Thanks flow at final Mass in Pesotum
Photo Caption: About 70 people gathered in St. Joseph’s Church in Pesotum for a final Mass on March 19.
By: By Jennifer Willems
PESOTUM — As a kid, Marvin Kocher served Mass every day at St. Joseph’s Church in Pesotum, making the three-mile round trip on his bicycle.
Now a resident of Springfield, Kocher has a longer distance to travel but he was more than willing to make the trip in order to be at the final Mass celebrated in the church that meant so much to him and his family. He was accompanied by his father, Henry, who raised nine sons with his wife, Josephine, in the southern Champaign County community.
“He told me about this and I had to be here for the last Mass,” Marvin told The Catholic Post. “I’d been to too many not to be here for the last one.”
Msgr. James Ramer, pastor of St. Joseph’s and St. Mary’s in Pesotum and St. Thomas in Philo, brought the faith community together to share memories and give thanks on March 19, the Solemnity of St. Joseph. Joining him was Father Joseph Dondanville, pastor of St. Patrick’s in Tolono and chaplain at The High School of Saint Thomas More in Champaign.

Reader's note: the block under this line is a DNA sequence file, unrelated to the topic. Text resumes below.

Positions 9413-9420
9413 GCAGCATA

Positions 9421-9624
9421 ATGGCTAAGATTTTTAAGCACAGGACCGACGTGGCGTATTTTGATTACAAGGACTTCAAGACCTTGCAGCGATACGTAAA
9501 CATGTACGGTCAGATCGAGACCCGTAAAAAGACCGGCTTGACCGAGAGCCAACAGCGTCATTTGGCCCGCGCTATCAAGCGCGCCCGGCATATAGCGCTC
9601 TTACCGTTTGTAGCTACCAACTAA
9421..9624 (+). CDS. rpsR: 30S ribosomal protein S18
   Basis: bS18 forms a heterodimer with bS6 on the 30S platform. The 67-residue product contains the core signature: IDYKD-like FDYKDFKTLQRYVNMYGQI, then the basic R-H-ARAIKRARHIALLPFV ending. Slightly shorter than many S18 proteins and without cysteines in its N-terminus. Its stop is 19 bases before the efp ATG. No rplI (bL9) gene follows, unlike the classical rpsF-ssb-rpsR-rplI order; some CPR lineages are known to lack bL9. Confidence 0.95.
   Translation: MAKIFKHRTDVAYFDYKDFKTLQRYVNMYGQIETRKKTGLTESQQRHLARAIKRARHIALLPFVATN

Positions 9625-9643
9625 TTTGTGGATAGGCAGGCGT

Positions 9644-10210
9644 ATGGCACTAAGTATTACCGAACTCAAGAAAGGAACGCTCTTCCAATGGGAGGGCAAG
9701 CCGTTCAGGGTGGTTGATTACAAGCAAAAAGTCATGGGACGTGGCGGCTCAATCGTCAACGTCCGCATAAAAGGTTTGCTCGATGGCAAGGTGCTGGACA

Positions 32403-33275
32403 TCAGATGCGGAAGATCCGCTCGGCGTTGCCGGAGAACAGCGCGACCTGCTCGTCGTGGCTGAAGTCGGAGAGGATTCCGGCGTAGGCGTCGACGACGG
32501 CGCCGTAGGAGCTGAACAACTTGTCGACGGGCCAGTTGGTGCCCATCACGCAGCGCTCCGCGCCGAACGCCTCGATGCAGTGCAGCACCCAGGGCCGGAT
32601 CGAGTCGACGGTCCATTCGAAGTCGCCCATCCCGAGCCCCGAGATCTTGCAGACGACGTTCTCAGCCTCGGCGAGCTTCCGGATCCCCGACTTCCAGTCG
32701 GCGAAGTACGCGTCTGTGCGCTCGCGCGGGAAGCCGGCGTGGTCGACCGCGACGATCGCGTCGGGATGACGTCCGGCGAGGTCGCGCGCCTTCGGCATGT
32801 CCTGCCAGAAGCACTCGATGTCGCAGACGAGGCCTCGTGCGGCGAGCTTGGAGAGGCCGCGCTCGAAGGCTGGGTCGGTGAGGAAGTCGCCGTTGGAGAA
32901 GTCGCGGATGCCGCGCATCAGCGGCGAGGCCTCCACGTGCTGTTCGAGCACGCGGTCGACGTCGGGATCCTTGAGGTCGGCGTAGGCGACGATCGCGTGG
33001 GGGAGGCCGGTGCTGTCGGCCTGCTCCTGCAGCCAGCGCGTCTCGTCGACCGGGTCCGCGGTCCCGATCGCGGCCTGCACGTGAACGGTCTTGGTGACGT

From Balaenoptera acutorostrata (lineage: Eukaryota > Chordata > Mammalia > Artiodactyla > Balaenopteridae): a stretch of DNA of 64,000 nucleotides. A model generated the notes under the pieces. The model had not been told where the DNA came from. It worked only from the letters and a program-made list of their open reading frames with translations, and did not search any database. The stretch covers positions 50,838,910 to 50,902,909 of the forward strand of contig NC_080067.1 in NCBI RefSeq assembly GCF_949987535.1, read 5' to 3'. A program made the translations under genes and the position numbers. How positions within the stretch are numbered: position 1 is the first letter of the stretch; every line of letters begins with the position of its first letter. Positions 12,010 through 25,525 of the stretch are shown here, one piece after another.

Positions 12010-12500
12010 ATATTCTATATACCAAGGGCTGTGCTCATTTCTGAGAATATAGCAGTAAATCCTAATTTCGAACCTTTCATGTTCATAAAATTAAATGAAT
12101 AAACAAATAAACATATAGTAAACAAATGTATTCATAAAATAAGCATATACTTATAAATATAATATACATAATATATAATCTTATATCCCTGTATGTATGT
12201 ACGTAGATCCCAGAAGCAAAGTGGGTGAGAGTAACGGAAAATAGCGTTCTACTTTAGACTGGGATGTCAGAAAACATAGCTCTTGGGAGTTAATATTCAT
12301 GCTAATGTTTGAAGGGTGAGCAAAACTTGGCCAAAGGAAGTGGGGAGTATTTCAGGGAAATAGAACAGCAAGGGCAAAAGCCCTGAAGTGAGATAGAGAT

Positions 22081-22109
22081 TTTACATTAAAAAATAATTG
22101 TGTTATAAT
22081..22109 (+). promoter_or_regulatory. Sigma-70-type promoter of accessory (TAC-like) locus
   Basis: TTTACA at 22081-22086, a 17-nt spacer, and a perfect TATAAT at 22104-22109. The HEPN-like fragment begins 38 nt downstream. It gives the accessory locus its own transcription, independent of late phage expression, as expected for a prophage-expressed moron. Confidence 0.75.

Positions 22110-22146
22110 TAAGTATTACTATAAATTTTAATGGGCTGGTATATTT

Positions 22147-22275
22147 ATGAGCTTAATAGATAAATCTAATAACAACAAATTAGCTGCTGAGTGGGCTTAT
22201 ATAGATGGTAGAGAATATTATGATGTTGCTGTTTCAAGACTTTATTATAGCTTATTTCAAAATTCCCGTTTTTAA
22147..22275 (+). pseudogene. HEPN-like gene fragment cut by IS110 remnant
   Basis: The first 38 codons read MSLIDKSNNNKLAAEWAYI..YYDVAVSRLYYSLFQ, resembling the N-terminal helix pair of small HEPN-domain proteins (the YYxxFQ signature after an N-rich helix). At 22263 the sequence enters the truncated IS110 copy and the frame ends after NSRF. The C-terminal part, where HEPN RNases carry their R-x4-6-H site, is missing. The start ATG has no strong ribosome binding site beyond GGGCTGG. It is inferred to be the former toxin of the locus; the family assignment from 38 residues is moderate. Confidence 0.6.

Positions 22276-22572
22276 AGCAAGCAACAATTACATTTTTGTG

Those who attended the liturgy were invited to bring lawn chairs to sit on, since all of the liturgical furnishings and pews had been removed and given new life in churches and chapels around the diocese. Masses at St. Joseph’s were suspended about four years ago.
The sale of the church property to Shannon Witheft was scheduled to be finalized on April 1. He was present at the Mass and was introduced to the assembly by Msgr. Ramer before the final hymn was sung.
While Joseph is known as the husband of Mary, the foster father of Jesus, the protector of the Holy Family and the patron saint of the universal church, he is a “quiet saint,” according to Msgr. Ramer.
“Nothing is ever remembered being said by Joseph as recorded in sacred Scripture. Joseph never speaks,” he told the 70 people sitting before him. “Perhaps the early church wanted only his faithful example to be remembered — not what he said.”
Msgr. Ramer said the title that seems to capture him best is St. Joseph the Worker.
“It’s an appropriate title for this parish, founded by people who worked hard and people who worked the land — people who knew what a good full day’s work was all about, as did Joseph,” he said. “People who were loyal to their families, as was Joseph. People who were strong in their faith, as was Joseph. That is what I would say is the heritage of this parish.”
Founded in 1904 by German farmers, the first church was a Gothic-style structure that was completed and dedicated in 1905. Eight years later the church and rectory were destroyed by a fire.
Construction on a combined church and school started almost immediately and the new church was dedicated by Bishop Edmund Dunne on Oct. 28, 1914.
The school, which served the community until 1967, was staffed by the Sisters of St. Francis of Mary Immaculate from Joliet. Among them were women who were born and raised in Pesotum.